This fall, Adirondack Mountain Club (ADK) created a new internship opportunity at ADK’s Public Affairs Office in Albany, NY. ADK’s Conservation Intern is the vision of long time (over 40 years) member Jack Freeman, an active member in ADK’s Conservation Committee and Chair of ADK’s Archive Committee. Jack’s vision was to have a graduate student shadow ADK’s Executive Director, Neil Woodworth, in order to train and provide practical experience for the next generation of conservation advocates in the way that ADK has historically been known for. Since 1998, ADK has had an office in Albany so that it could exert an even greater influence on the legislature through lobbying efforts. According to Neil Woodworth, “ADK’s advocacy program has achieved a great deal of political influence and is seen as a major stakeholder in policy related to not only the Adirondack and Catskill Forest Preserves, but all the public, wild lands and waters throughout the state.” It is because of this success that Jack wanted this wealth of knowledge transferred to future conservation advocates.
Paul Gallery, a graduate student from the University of Albany, was hired as ADK’s first Conservation Intern. Paul grew up in Niskayuna, NY and is no stranger to ADK. He was a Summer Naturalist Intern at ADK’s Heart Lake Program Center in 2008 and 2009, and worked at the High Peaks Information Center during the summer of 2012. He is currently working on a M.A. degree in Geography with a focus on Geographic Information Systems (GIS) and has a B.A. in Journalism from the University of Albany.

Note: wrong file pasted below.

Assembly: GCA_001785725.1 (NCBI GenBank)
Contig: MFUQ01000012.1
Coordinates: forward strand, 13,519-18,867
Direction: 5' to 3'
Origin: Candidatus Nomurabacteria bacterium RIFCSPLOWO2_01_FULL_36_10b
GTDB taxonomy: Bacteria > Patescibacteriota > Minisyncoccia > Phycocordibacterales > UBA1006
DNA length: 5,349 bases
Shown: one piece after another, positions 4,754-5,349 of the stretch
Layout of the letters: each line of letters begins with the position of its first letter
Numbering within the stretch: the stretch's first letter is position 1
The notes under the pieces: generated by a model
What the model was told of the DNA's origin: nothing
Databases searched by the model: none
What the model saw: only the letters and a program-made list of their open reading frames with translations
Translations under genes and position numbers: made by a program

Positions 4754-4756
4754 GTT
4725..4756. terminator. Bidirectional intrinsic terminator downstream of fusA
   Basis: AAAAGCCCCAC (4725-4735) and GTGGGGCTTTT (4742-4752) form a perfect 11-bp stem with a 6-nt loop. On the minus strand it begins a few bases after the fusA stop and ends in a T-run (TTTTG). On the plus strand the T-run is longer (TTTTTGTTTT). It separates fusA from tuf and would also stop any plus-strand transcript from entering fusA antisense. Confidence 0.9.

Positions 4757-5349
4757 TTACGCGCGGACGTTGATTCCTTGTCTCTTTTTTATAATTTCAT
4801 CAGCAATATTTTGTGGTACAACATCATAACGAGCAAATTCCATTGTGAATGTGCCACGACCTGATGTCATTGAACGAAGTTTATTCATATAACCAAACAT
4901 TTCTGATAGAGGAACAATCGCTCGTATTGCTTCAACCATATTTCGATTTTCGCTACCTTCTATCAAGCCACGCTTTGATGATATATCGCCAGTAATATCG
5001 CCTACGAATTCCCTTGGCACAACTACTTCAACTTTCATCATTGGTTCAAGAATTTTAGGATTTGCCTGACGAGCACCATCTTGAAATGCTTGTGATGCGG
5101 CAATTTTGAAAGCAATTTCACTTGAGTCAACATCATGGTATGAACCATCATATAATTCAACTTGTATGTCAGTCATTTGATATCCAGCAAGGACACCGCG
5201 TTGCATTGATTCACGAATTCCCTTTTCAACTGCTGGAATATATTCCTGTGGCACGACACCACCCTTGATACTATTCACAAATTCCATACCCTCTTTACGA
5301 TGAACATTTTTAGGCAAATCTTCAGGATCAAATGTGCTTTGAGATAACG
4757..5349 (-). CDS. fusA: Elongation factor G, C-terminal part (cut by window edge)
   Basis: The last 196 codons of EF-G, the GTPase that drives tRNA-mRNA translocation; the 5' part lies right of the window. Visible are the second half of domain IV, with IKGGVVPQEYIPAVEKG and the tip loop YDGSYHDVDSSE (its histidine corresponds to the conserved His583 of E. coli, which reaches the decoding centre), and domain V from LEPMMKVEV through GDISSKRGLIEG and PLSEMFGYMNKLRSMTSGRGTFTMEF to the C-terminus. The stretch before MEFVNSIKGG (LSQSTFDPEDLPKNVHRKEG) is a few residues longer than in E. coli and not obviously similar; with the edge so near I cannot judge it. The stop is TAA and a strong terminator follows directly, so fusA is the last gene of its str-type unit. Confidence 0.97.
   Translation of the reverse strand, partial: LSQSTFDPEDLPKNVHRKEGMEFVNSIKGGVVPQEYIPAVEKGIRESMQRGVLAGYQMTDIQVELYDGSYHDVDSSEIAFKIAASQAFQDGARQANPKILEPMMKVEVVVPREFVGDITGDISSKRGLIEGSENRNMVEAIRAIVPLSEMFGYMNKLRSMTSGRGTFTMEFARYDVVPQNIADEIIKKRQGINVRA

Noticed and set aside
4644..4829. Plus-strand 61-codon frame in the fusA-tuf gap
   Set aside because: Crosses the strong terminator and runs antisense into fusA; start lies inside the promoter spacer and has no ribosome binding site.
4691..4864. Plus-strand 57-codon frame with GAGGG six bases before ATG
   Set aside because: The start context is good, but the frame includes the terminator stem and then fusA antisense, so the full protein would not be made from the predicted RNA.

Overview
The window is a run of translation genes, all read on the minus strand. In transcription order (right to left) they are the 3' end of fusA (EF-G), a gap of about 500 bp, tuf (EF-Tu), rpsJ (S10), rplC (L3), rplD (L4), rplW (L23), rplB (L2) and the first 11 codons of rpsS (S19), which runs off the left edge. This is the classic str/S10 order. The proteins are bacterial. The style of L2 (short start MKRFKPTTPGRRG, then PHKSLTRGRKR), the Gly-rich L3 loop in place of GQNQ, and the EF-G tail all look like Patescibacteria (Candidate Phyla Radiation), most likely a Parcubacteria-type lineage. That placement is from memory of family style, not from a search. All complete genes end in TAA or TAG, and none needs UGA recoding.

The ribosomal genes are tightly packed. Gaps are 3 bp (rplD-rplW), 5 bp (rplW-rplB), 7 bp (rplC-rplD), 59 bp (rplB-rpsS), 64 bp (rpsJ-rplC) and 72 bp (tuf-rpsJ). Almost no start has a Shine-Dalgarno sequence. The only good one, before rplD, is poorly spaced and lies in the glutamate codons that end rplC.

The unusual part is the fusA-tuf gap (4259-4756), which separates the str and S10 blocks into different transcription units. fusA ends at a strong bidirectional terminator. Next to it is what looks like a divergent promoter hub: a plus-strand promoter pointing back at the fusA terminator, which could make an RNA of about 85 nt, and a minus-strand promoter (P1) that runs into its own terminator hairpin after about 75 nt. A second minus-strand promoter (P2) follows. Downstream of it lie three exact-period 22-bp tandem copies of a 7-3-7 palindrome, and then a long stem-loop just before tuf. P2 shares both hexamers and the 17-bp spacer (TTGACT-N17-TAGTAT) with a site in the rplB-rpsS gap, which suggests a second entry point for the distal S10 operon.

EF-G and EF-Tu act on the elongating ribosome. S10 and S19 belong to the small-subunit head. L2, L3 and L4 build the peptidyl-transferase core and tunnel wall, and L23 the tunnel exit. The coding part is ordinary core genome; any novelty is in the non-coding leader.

Paul has a very broad conservation background which includes work with The New York State Museum as a mammology intern, studying New York’s fisher population; he has worked with the Albany Pine Bush managing invasive plant species and as a fire technician; he is also a graduate of the National Park Service Seasonal Law Enforcement Academy and a wildland firefighter which has even taken him out west. Most recently, Paul has worked with the New York State Department of Environmental Conservation as a GIS specialist mapping current and historic fire occurrences across New York State. All these experiences gives Paul a diverse conservation background which gives him a solid foundation for working with and learning from the diverse set of issues that ADK’s Public Affairs Office works on.
2014 is the pilot year for this internship but ADK hopes to endow this internship in the future. “We want to train the next generation of conservationists,” said Neil Woodworth in an interview. ADK hopes that this internship is one of the first steps in meeting that goal. Without the generous support provided by Jack Freeman, this Conservation Internship would not be possible. THANK YOU, JACK!
Photo Credit: Jacqueline Keating